Over hill, over byre
Through brush, through briar
Through marsh, through mire
Over stile and barbed wire
—A Midwinter’s Daydream, Shakespeare & I
With Puck plucking at my bootlaces, I set off from Skenfrith following a signpost for Grosmont, the 13th century home of another Marcher Lord. The sky is scalloped in seashell-clouds, in shades of nacre, mussel, and mother-of-pearl. A thin rinse of birdsong tints the underpainting of this living watercolor as I cross pastures of glaring sheep who keep the grass trim on this pastoral canvas. On the paths that run by farmhouses, the air is dusty with smoke. As I crest the rise above Grosmont’s valley, the sun shears through the clouds, slashing the fields into Kelly and emerald ribbons.
Grosmont Castle brims over with streams of champagne ivy in Chardonnay green and Veuve Clicquot gold. Ivy froths from the windows, fermenting the spilling sunbeams into an amber cordial. Milky lichen pools between mortared stones stained in hues of green tea and merlot.
A ring of oaks compasses the moat, dug in the Norman days when ring-mailed Lords stacked the Welsh Marches—the borderlands—with castles to suffocate rebellion. As I clatter over the drawbridge, two crows startle from the gatehouse, splashing black across the sky before disappearing like invisible ink. The southwestern watchtower is a kaleidoscope of windows. I climb a spiral stair to a parapet on the western wall. My boots sound as solemn as a lone watchman’s as I pace and stare out across Grosmont’s glass conservatories and slate-roofed cottages to the Black Mountains.
In the northwestern tower, waterfalls of ferns and moss-cascades slough down the stone walls. From the northern wing sprouts a sprigged chimney, an exotic survivor from the rule of the Earls of Lancaster. When I step into the eastern wing, where the Great Hall and Lord’s chamber once lit the night, fitful echoes chase my steps, as if I walk through spectral halls instead of gutted ruins.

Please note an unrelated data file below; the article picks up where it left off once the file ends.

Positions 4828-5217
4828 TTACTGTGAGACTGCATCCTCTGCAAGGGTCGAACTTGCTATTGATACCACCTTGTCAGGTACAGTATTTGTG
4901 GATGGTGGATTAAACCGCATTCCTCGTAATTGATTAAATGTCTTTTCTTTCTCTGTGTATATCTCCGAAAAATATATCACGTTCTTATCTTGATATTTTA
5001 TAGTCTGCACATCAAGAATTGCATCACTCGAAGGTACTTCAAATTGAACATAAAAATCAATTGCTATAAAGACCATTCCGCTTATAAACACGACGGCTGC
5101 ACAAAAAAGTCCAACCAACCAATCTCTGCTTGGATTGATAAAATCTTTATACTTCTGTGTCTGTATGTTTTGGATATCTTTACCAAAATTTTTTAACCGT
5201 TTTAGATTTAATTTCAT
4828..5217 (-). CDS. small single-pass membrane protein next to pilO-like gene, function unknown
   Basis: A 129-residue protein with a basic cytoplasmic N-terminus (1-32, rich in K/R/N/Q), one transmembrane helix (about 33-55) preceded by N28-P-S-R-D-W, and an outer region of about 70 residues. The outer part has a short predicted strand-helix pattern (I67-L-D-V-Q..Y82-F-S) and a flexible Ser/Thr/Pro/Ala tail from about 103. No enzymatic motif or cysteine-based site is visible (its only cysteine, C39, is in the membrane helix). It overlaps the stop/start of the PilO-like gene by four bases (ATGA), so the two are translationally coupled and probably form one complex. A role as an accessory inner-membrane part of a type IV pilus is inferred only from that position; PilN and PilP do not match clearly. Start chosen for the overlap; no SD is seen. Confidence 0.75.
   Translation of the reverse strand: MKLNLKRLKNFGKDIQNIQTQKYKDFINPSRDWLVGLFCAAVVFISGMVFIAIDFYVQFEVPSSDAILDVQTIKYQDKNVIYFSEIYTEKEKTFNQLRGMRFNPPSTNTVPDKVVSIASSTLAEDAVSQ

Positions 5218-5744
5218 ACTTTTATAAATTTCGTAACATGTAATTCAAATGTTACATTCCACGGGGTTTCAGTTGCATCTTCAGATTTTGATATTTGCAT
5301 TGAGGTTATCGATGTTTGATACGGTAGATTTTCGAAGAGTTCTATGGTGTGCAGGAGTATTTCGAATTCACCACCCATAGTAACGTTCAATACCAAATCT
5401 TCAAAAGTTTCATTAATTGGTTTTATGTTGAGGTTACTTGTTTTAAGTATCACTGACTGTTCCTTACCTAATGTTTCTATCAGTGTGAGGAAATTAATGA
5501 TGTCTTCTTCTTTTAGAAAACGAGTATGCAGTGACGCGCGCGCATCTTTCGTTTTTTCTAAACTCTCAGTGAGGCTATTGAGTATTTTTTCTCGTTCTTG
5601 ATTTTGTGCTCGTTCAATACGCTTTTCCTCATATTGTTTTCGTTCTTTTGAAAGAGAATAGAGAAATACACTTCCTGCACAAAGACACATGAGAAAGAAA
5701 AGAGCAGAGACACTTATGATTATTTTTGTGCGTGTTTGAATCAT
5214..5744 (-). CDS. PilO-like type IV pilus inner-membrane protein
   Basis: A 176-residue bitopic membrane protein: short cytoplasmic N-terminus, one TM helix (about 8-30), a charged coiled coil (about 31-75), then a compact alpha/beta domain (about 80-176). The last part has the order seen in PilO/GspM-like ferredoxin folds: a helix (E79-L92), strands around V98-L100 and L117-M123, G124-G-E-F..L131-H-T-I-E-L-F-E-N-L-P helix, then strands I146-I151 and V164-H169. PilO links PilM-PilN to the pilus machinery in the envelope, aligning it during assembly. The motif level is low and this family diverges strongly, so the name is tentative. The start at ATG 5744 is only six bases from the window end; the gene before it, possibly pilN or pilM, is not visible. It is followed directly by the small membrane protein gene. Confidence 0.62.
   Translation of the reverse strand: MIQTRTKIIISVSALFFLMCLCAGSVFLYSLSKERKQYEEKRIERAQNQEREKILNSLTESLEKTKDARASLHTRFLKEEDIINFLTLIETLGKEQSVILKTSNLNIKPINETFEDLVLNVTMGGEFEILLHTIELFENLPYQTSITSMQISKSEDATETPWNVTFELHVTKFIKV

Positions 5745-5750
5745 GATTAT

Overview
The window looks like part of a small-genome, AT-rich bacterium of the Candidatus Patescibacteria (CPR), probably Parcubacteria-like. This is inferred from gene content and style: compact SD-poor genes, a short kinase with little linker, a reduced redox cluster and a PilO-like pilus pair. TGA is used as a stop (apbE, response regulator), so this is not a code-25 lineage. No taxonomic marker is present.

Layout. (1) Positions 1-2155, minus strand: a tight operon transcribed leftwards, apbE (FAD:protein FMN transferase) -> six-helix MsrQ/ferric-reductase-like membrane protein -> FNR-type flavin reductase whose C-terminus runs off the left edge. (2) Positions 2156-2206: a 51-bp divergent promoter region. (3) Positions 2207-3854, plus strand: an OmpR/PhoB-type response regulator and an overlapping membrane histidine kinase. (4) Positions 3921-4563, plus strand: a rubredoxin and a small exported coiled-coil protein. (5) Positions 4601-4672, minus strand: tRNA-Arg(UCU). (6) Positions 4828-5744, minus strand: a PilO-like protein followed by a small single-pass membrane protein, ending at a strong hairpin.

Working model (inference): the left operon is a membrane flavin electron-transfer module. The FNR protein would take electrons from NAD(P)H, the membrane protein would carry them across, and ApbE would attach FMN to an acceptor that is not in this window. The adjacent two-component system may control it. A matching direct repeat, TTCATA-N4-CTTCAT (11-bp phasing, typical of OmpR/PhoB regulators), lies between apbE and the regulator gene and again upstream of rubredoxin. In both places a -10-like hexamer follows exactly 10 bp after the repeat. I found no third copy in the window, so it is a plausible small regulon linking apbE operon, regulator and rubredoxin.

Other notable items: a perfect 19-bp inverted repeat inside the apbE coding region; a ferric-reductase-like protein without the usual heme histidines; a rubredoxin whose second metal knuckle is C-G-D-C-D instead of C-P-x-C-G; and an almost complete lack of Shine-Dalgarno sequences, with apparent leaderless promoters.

I am waiting for the walls to whisper again when a dog gambols by, followed by his man.
‘Desirable property, isn’t it?’ he quips, noting my fixation on the shredded ruin.
‘Just needs a bit of fixing up,’ I reply.
‘Only the roof really,’ he calls back as he follows the dog into the village.
I have always wanted to lock myself away in a tower with a year’s supply of books, tea, and sunsets.
As I walk back to Skenfrith, I slip in and out of the almond oil light. For a moment it slicks this hillside hollow, then it drains away to irrigate valley pastures. Couched on the western horizon, the Black Mountains slumber, dreaming of heather and height. From the low mountains, the fields unfurl like snakeskin. The rippled scales are leas and meadows, fringed by hedges, color fanning from viper to python as sunlight spills down from fleeing clouds.
After nightfall, when Orion strides out across the dusty galaxy, I see my first moon-shadow. In the oceanic dark of a nameless lane, the squinting moon winks at someone behind me. I turn around. Wearing a skin of bruised moonlight, my thin twin sways under winter stars.